With the start of winter quarter, the Washington State History Museum brings a compelling and inspiring new exhibit to go along with it; “Men of Change: Power. Triumph. Truth.”
This exhibit, available until March 15, 2020, highlights the untold and suppressed stories of African American men throughout the past as well as the present. This exhibition offers separate displays to its audience to introduce these iconic figures through the use of quotes, excerpts, and photos while also presenting pieces of artwork in order to exemplify the impact these men have generated on the world around them.
The director of audience engagement at the Washington State Historical Society and History Museum, Mary Mikel Stump, provided details regarding this exhibition. Stump stated that “this exhibit was first brought to her attention all the way back in 2018 and this will be the only museum within the Pacific Northwest to house it”. The exhibit was created by the Smithsonian Institution Traveling Exhibition Service, also known as SITES. “[This exhibit] consisted of well over 50 advisors and an even larger scholar committee with the intention to bring men of inspiration from those before them and to ensure a display of history and a society constantly evolving,” Stump said. With an extensive past involving hundreds of African American men shaping our history lists of honorable mentions not incorporated in the exhibit, yet still just as important, line the walls of the exhibition.
The center of the exhibit, involving the quotes, excerpts and photographs shown on 132 light box panels, is comprised of the selected figures and utilized to educate its viewers and offer further knowledge of the men within a historical context. The section is made up of six categories: imagining, fathering, myth breakers, storytellers, catalysts, and community. Each one of these components demonstrate ways in which these individuals, extending from Spike Lee to Jordan Peele and Ralph Ellison to Kendrick Lamar, defied the odds against them in order to create their own histories and break through barriers created to hold them back throughout different aspects of their lives.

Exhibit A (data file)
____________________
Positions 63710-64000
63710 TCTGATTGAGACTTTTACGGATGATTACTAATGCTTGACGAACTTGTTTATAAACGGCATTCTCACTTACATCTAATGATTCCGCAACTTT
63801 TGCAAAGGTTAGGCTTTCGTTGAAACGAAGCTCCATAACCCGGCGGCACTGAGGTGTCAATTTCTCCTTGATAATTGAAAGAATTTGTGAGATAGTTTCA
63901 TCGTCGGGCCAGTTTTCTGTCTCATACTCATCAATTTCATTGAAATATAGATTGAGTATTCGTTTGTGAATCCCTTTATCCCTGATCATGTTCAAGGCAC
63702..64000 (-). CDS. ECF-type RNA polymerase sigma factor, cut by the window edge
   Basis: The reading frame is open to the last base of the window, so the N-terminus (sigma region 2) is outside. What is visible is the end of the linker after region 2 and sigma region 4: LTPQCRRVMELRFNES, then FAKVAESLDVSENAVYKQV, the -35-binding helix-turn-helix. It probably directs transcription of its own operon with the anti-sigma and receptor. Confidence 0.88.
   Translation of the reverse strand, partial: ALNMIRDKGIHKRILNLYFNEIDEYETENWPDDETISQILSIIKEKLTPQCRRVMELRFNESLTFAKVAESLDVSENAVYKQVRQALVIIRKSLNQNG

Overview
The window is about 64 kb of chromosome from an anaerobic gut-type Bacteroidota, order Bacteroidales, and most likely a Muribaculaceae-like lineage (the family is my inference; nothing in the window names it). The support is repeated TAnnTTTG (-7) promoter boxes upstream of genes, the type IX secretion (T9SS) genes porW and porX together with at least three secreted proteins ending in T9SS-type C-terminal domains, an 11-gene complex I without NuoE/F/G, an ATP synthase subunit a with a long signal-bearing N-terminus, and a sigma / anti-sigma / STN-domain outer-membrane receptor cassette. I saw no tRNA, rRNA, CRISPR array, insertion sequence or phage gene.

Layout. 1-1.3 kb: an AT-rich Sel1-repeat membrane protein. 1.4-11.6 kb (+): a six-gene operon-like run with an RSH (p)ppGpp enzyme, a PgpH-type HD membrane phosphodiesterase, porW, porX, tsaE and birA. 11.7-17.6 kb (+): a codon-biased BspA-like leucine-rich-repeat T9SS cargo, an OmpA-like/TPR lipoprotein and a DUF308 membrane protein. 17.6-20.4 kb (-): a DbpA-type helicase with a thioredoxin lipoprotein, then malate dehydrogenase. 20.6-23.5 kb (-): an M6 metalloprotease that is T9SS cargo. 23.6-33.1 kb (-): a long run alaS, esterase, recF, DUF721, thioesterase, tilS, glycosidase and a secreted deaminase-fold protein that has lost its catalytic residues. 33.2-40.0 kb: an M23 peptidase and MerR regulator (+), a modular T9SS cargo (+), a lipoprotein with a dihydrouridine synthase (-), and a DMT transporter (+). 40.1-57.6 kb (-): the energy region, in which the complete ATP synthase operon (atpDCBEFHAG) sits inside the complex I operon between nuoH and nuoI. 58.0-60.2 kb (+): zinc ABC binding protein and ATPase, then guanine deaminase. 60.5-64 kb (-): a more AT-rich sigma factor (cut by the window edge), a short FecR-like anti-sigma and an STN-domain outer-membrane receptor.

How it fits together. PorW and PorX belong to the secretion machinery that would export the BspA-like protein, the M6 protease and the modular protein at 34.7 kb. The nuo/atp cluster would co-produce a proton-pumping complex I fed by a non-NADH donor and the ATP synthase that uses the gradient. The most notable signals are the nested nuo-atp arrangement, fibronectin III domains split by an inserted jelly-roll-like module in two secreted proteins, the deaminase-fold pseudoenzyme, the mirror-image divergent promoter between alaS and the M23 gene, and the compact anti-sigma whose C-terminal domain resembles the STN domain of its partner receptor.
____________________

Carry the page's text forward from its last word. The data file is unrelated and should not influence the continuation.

Aside from the central portion of the exhibit, the walls are lined with 24 works of art ranging from sculptures, paintings, short films, photographs, mixed media, as well as historical and personal objects. These works were created by a group of modern day artists and relay the personal effect these men had on them. Marketing and communications director of the Washington State Historical Society, Julianna Verboot, mentioned, “The idea of incorporating these works of art was employed so contemporary artists could continue the conversation these men started and sparked through their inspiration.”
Once again reiterating that the Washington State History Museum will be the only museum within the Pacific Northwest to acquire the exhibition, bring your Husky ID along with you to garner free admission and don’t miss out on the opportunity to experience it while you can.